Luis Joaquím Portela was born in 1906 on the outskirts of Fontarcada in the district of Povoa de Lanhoso. At a young age he moved to Oporto with his parents. There he qualified as a plasterer working in the building trade. In his union he studied social ideas and built on his general knowledge of sociology and the humanities. Right across the country anarchist and anarcho-syndicalist workers were publishing dozens of weeklies and fortnightlies during the first three decades of the 20th century. From February 1919 on the General Labour Confederation (CGT - a title hijacked by the Portuguese CP after 1974), with its HQ at 38A Calçada de Combro in Lisbon produced its daily paper A Batalha which was impounded by the fascist government in 1927. The sociological leaven spread by the unions and the labour press turned many workers into extraordinary professionals, into reporters/workers/public speakers of enviable social education and peerless debaters. Some were newspaper and magazine directors up until the 1930s. Others launched and ran publishing imprints, contributing to the Spanish, Italian and French press. They took part in regional, national and international trades and ideological congresses, representing Federations and the Confederation (CGT) which at the time was affiliated to the IWA based in Germany. They corresponded with militants elsewhere and translated articles, pamphlets and even entire books from the Russian, German, French, Italian and Spanish.
Luis Joaquím Portela learnt from this breed of intellectualised workers and acquired an enviable cultural baggage. For that very reason he was one of the first to make a stand against the nascent dictatorship [in Portugal] and, together with his comrades he refused to lend his support to the fascists’ trade union organisations and press.
The government then introduced Decree 23.050 in 1933, compelling all free trade unions to submit to the oversight of its Estado Novo [New State]. Workers with ideas resisted and many were jailed: Luis Portela, Abílio Augusto Belchior, Francisco Alberto and others tried to set the prisoners free and were arrested in turn. Portela had been arrested before in 1932 and on being rearrested was hauled off for “judgment” and given a 14 year sentence. Denied access to legal counsel, on the strength of that vicious sentence he was deported to the fortress of Sâo Joâo Batista on Ilha Terceira in the Azores, which is where they made their first attempt to kill him by shooting at him.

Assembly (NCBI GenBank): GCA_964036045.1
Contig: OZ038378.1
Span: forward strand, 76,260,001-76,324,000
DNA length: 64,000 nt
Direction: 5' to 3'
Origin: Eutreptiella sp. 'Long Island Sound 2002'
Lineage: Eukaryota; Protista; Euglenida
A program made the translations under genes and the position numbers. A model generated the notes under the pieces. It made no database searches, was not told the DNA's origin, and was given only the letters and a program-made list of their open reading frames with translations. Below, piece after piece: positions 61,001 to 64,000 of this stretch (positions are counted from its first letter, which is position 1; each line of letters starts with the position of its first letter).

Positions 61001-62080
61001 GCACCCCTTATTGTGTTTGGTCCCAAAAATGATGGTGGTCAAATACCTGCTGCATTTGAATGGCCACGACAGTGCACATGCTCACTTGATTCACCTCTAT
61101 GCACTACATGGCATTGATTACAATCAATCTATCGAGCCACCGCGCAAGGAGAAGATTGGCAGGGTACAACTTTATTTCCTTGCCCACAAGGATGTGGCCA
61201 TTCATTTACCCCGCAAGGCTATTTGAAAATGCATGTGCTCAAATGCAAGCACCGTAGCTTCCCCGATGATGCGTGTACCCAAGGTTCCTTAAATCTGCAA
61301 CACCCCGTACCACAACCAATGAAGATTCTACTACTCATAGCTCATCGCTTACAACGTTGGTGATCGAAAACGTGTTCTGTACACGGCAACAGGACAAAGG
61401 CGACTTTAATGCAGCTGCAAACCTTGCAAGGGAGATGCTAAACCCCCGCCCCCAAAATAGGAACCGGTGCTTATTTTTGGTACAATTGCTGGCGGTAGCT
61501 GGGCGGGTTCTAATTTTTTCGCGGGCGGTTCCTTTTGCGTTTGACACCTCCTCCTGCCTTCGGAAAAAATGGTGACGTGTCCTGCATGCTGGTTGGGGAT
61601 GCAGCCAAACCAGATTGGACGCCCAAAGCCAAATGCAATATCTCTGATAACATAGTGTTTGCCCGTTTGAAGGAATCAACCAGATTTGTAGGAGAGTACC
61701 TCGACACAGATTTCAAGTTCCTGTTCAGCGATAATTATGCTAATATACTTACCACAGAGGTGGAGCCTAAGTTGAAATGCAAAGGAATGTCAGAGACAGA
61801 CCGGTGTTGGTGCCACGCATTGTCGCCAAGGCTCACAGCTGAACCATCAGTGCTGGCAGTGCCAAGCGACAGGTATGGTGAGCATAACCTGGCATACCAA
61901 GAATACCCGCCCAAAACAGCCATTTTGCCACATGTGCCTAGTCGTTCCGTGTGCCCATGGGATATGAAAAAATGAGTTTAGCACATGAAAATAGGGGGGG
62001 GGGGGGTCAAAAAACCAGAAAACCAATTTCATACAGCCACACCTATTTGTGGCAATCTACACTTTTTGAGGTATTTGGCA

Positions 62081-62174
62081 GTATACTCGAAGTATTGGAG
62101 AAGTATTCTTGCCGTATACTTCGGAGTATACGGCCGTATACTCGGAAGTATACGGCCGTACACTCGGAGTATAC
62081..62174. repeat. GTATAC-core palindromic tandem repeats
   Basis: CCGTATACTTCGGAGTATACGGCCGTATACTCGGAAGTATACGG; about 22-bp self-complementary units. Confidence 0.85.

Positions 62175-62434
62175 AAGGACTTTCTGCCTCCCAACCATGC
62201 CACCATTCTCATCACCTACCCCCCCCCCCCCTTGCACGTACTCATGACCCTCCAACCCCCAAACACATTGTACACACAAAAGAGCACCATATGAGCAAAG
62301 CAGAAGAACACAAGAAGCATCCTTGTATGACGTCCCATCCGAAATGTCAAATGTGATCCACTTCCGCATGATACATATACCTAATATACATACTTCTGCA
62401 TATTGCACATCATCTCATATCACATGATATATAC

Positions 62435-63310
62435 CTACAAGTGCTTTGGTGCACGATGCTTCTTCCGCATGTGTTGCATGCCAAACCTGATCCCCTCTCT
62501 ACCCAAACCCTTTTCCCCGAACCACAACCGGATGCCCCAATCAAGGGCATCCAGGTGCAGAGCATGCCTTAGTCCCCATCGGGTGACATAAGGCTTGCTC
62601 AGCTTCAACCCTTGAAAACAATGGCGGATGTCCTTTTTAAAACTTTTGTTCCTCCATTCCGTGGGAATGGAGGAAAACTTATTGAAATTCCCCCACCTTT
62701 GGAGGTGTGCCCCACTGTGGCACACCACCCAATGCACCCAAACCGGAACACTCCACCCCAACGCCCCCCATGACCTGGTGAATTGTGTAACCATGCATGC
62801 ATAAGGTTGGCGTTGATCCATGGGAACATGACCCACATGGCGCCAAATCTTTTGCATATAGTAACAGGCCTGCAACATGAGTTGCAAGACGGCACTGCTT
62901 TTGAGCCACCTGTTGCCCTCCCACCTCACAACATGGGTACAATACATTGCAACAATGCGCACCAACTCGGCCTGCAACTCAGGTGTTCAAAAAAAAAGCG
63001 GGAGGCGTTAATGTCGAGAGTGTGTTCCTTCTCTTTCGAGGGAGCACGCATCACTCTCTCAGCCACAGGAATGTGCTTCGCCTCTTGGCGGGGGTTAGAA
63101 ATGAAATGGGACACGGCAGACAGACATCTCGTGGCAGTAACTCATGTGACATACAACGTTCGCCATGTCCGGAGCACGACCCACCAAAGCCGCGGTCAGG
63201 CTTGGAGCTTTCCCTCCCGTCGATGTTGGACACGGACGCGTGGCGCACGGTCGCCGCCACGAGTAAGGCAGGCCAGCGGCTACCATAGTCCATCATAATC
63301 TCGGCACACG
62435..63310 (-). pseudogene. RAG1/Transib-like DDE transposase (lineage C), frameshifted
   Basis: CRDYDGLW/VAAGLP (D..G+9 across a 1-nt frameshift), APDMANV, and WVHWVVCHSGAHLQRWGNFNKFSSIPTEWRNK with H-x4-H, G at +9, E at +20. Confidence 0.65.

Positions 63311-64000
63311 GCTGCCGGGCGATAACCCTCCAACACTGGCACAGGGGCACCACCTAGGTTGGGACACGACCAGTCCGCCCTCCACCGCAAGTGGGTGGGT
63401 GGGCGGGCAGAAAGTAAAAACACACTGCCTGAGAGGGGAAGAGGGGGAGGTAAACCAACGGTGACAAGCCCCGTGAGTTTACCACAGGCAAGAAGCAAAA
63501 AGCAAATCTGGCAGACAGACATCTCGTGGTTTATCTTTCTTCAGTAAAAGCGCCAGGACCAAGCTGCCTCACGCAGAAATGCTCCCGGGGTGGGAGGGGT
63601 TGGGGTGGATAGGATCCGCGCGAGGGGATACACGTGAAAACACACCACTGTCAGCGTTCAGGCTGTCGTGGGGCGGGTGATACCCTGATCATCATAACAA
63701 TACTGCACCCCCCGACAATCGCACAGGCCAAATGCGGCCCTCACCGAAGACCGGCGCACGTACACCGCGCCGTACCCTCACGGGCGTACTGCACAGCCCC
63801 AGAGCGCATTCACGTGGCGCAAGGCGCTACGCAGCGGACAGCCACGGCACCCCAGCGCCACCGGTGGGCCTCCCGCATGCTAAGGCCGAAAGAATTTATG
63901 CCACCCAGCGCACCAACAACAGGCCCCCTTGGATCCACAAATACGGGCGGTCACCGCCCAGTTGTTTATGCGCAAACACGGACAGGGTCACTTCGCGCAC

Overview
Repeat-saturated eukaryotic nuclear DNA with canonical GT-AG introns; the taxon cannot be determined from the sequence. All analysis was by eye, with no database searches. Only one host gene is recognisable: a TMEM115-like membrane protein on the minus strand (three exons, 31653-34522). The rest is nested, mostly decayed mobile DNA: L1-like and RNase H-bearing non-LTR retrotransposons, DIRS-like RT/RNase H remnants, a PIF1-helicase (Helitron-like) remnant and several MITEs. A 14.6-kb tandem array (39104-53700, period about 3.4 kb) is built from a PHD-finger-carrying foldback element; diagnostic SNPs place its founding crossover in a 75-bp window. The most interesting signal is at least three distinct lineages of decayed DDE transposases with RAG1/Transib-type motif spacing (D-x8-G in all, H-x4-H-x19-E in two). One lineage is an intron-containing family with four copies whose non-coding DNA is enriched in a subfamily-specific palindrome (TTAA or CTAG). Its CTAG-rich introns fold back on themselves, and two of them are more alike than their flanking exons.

In 1944 with the Second World War raging the Azores were ceded by the Salazar government to the Americans under threat of ‘Operation Life Belt’ (a plan to seize the Portuguese islands) and the deportees on Ilha Terceira were relocated to prisons on the European mainland. Luis J. Portela was “housed” in Peniche fortress where he met Antonio Guerra and others who were to escape with him in the most spectacular break-out without the aid of politicians or police personnel. (Alvaro Cunhal and Dias Lourenço also escaped but they had the backing of the Portuguese CP and the connivance of a police officer from the fort.)